What’s New:

New Video on Species Classification with QSM

  • Can quantitative measures of tree structures, taken from QSM reconstructions, classify trees by species? Well, yes! A new YouTube video animation, keyed to a paper soon to appear in Remote Sensing of Environment by the Tampere U. of Technology (TUT) Inverse Problems group, shows the features that do it and how well they separate birch, pine, and spruce. Watch and listen in HD and stereo.

Royal Society TLS Meeting, 27-28 February 2017

  • A two-day scientific meeting, The Terrestrial Laser Scanning Revolution in Forest Ecology, sponsored by the Royal Society of London, will be held at Chicheley Hall, near London, on February 27–28, 2017. Organized by TLSIIG members Mark Danson, Mat Disney, Rachel Gaulton, and Crystal Schaaf, the meeting will focus on how TLS technology is now revolutionizing the mapping and monitoring of change in forest ecosystem structure and function.  Click on the link for more info and to request an invitation. Places are still available!

TLSIIG at AGU 2016, December 12-16, San Francisco

  • With five session and nine papers and posters, as well as many related papers and posters, the Fall Meeting of the American Geophysical Union was a veritable banquet of new and interesting science for TLSIIG members. Find the abstracts through the links on our AGU 2016 page.

Quantitative Structure Model (QSM) Papers Online Here

  • Have you been meaning to catch up on your reading about QSM? Look no farther than our new page of QSM papers with links to pdfs!

New Posts on TLSIIG Member Sites and Blogs

Click on the links at the left to view the news at the sites below:

  • Mat Disney’s Blogspot: Borneo, Brazil, Peru, California, and St. Pancras Old Church — on the agenda for scanning in 2017. Visit here for a preview of the giant redwoods and the churchyard tree planted by Thomas Hardy. And jump to Phil Wilkes’ post on the National Centre for Earth Observation blog with an overview of 2016 work by the Disney crew.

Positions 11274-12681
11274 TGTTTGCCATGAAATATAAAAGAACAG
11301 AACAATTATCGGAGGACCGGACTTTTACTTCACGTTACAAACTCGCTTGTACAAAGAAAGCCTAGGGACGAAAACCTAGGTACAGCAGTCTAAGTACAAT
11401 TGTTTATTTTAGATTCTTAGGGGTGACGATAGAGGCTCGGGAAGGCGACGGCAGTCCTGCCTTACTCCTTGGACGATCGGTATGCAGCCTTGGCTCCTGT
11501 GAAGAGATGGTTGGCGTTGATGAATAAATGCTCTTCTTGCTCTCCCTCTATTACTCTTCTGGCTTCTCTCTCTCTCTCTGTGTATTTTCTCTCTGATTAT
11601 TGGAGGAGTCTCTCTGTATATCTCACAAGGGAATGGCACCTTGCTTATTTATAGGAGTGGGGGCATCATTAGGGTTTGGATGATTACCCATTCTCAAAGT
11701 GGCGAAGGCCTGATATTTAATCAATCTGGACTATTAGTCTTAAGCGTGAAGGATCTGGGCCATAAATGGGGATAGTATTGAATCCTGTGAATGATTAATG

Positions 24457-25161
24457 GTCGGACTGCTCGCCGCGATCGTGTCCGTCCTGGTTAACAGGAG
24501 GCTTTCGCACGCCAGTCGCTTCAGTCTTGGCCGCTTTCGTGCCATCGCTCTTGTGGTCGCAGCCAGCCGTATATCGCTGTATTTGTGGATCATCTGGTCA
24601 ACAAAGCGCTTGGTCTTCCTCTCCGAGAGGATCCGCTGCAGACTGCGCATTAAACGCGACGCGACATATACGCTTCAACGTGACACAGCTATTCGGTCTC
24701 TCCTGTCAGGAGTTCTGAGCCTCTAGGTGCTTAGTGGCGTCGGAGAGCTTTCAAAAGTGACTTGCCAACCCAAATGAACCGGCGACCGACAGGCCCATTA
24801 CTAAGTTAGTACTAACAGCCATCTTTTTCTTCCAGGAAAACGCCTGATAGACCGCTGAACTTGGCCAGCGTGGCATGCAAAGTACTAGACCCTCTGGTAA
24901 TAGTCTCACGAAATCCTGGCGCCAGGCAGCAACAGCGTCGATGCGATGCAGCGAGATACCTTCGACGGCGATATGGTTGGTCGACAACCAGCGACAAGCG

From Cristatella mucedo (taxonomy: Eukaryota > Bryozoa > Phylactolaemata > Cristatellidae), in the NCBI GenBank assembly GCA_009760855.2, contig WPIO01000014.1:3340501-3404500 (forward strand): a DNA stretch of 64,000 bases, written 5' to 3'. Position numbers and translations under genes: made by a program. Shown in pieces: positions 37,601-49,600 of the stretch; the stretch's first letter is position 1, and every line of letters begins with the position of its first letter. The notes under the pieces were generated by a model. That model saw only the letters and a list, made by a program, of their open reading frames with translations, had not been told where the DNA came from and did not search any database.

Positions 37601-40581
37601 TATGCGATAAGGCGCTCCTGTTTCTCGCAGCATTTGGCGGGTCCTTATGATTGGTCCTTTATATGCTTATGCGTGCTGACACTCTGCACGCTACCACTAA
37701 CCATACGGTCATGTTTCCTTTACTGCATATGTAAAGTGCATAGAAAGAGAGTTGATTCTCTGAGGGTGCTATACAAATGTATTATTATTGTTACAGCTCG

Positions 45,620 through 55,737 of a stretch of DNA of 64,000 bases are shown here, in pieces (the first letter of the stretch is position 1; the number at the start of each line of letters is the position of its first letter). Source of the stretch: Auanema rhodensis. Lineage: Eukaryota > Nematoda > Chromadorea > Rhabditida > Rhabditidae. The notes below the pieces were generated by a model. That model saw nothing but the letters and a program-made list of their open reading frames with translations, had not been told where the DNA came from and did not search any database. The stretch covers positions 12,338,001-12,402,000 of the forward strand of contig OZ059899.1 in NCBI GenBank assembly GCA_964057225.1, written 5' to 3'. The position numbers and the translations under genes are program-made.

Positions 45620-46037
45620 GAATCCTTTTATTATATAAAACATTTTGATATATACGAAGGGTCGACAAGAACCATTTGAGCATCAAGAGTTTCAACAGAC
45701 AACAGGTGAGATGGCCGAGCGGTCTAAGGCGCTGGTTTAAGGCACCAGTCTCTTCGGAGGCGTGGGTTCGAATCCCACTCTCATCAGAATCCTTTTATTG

• Wageningen University and Research: Billy the Elephant is now joined by new updates to the WUR web site, showing recent scanning locations, including Ethiopia and Ghana. If you are interested, scan data and reference data are available. Also, don’t miss the youtube videos and animations and the links to their latest papers!

TLS Research Coordination Network

  • The TLSRCN web site opened in Fall 2015, to document RCN activities and allow participants to exchange information. Have a look, and if you are interested, see the last paragraph of the Welcome page to apply to join.

New Publications

  • Caves, salt marshes, mangroves, and eroding coastal slopes, not to mention temperate and tropical forests, are all targets for the Compact Biomass Lidar (CBL), as demonstrated in a new paper in Remote Sensing in Ecology and Conservation by Ian Paynter and Crystal Schaaf’s crew at UMass Boston. Have a read to see what this “little lidar that could” can do!
  • Looking for a up-to-date review paper on TLS and ALS? Jan Eitel and friends’ new article in Remote Sensing of Environment focuses on multitemporal and multispectral applications using return intensities as well as point locations. The reference list is worth the trip alone!
  • Tired of worrying about using those stock values for the proportion of woody area (α) in the PAI to estimate the LAI from hemiphotos? Take heart — Will Woodgate and friends have a new method for retrieving α from classified imagery or scanner data that works really well. Their new paper in Agricultural and Forest Meteorology provides the details.
  • Lambertian leaves? Think again. A new paper by Sanna Kaasalainen and colleagues at QFo Finland uses their hyperspectral lidar to show that leaves do, in fact, have a strong specular component to lidar reflectance. And, the specularity is wavelength dependent — so spectral indexes or even spectral ratios are angle-dependent, too. Hmmm….

Earlier News

Scan Movies and Fly-Throughs